Help for Moving Through the Discomfort of Change

When all of this is over, or at least as we start a return to some sense of “normalcy,” my hope is that we have If there’s anything 2020 is teaching us, it’s that we are adaptable. And that we can make big changes in our lives that, 6 months ago, we may have believed were impossible.

You might have also noticed that this process of change can be really uncomfortable! It has to be. Because growth and change don’t happen in the comfort zone. 

But there are three key factors that can help us move through this uncomfortable space with more grace and ease than we otherwise might.

First (and probably foremost) is self-compassion. We may think that self-criticism motivates us to be better or do more. But self-compassion expert Kristin Neff says this is not the case. Self-criticism instead creates anxiety rather than progress. And that self-kindness is a more successful motivator and brings along with it other benefits such as improved life-satisfaction, more calm and more confidence.

Change is disruptive by nature, and it can put our ego and nervous system into a panic and cause us to make unhealthy decisions. So another key skill in making change more gracefully is knowing methods of calming ourselves and bringing ourselves back to our center. Methods may include anything from breath work and meditation, to spending time in nature or doing yoga. What’s important is that you know, and practice, what works for you on a consistent basis. 

And lastly, we must have community and connection. This was something I struggled with for a long time, believing I was better off doing things on my own and that personal growth was a “private” affair. Turns out we really don’t thrive that way. We need connection, because we are all connected. We need support because we are part of something much bigger than ourselves. Some of us may need bigger communities, others may need smaller communities. But we all need to tap into our sense of belonging. And we also need to understand that we are essential to the communities we belong to. 

I’d love to hear what you think of these ideas. Is there one or more of these areas where you would like to improve? Or where you’d like more support?

These key factors are all a part of the work I do with clients and course members. If you’re curious about how I might be able to support you, let’s chat. You can schedule a complimentary call with me to talk about what you’re looking for in the next phase of your life, and we’ll discuss potential strategies to help you get there.

In the meantime, be kind to yourself, stay calm, and stay connected. We’ll all get through this and I’m hopeful that all the inner and outer work we’re being called to do this year is making us better humans.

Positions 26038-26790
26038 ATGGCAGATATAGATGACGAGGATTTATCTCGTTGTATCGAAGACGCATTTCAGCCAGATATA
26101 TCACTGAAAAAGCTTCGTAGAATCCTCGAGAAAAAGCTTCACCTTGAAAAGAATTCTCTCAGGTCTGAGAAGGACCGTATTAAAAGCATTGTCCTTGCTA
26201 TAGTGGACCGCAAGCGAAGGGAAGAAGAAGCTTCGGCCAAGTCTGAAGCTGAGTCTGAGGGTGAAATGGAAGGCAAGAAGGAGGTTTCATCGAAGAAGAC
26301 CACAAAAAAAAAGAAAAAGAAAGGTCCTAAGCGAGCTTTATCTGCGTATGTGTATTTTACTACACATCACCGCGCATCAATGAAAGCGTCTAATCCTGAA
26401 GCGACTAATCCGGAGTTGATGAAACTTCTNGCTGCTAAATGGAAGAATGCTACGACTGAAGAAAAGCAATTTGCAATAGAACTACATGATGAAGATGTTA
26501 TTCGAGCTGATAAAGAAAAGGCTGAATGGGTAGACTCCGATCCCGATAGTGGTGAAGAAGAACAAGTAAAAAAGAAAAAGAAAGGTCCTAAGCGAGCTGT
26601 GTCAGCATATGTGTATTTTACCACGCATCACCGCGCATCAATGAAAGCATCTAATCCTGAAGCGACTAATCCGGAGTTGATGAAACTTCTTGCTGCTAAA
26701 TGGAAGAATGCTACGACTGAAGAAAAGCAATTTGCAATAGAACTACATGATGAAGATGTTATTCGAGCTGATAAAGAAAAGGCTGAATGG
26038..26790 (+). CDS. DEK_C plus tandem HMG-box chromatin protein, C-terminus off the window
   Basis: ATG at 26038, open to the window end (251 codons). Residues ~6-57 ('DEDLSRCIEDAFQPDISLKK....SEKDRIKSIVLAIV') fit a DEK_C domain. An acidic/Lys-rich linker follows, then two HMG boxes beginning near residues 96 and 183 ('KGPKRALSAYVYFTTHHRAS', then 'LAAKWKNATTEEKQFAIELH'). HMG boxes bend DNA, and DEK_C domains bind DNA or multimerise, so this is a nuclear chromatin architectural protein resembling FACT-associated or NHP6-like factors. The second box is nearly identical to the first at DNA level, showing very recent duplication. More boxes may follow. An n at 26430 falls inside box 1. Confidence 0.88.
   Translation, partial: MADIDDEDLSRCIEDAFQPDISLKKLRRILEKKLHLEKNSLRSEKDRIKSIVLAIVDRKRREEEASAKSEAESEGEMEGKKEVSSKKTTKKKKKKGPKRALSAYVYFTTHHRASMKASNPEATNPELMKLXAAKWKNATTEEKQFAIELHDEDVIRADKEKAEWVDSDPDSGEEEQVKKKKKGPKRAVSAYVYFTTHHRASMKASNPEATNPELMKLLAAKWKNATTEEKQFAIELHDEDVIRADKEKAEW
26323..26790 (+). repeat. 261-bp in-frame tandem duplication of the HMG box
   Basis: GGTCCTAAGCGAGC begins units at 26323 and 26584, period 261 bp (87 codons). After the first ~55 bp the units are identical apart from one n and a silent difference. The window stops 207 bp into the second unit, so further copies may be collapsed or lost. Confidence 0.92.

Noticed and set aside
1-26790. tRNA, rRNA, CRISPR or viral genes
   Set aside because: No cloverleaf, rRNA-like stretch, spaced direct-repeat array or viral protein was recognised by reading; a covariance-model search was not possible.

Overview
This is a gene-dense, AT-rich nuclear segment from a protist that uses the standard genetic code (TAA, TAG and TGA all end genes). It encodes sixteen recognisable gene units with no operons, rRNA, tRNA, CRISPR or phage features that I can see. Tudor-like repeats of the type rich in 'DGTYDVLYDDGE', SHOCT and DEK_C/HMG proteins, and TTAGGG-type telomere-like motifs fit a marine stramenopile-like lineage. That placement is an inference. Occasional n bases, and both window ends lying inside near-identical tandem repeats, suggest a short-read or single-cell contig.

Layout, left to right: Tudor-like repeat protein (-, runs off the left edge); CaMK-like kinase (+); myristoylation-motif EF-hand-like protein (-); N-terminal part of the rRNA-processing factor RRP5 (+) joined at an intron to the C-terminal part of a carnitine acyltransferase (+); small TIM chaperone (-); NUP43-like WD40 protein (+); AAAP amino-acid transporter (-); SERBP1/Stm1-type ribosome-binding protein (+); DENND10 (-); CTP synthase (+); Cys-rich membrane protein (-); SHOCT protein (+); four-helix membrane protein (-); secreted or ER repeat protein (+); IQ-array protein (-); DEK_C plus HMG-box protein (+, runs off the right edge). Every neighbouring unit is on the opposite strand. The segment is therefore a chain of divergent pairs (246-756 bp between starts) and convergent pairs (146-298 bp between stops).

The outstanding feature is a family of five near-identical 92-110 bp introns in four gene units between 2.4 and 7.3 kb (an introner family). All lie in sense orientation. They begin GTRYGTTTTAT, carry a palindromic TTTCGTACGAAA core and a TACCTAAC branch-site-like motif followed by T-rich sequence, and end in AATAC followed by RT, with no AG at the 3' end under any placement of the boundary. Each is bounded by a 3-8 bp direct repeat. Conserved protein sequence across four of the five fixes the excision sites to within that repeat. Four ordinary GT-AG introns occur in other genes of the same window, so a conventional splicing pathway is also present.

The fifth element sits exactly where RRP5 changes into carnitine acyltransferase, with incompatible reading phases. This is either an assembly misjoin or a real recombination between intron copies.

Stabilize and Nourish

It’s been an intense week with lots of emotions. And also a lot of hope. 

As we continue to move through uncertainty and change, it’s important to focus on creating stability for your mind, body, and spirit, and to make sure you’re staying well-nourished.

Processing big changes and intense emotions can upset and weaken our digestion, so it’s important to keep our diet light and clean right now. This means avoiding processed foods, refined sugar, alcohol, and caffeine. Instead, try to incorporate simple meals like soups and stews as well as herbal teas with natural sweeteners like honey or maple syrup.

I’ve been eating a lot of kitchari, Ayurveda’s incredibly nourishing and healing comfort food. Packed with nutrients and easy to digest, this amazing stew also helps detoxify the body.

Never had it? Check out my recipe. In this PDF I share 3 variations (stove top, slow cooker and instant pot). And if you have any questions about it, feel free to reach out to me. I respond to all my emails and I’m always happy to hear from you.

My Biggest Hope for All of Us…

When all of this is over, or at least as we start a return to some sense of “normalcy,” my hope is that we have allowed this experience to transform us in a positive way.

And according to Dave Gray (author of Liminal Thinking), times of crisis such as these can be the perfect opportunity, a threshold, or a doorway, for us to become more present to the reality of our lives. In these past weeks, we have been taken off our auto-pilot mode. Disrupted. And it’s an opportunity to look at where we are in our lives.

Are you taking care of yourself the way you’d like to?

Are you investing your time, energy & money in a way that serves your well-being?

Are you clear on what’s working or not working in your life?

Dave Gray suggests that this doorway is a chance to “get in touch with our ignorance.” In other words, asking ourselves: what have we turned a blind eye to? What have we tolerated? And what are the consequences if we continue to make that choice?  

They are big questions. Tough questions. But crucial if we are interested in creating more clarity and harmony in our lives, and even in the lives of those around us.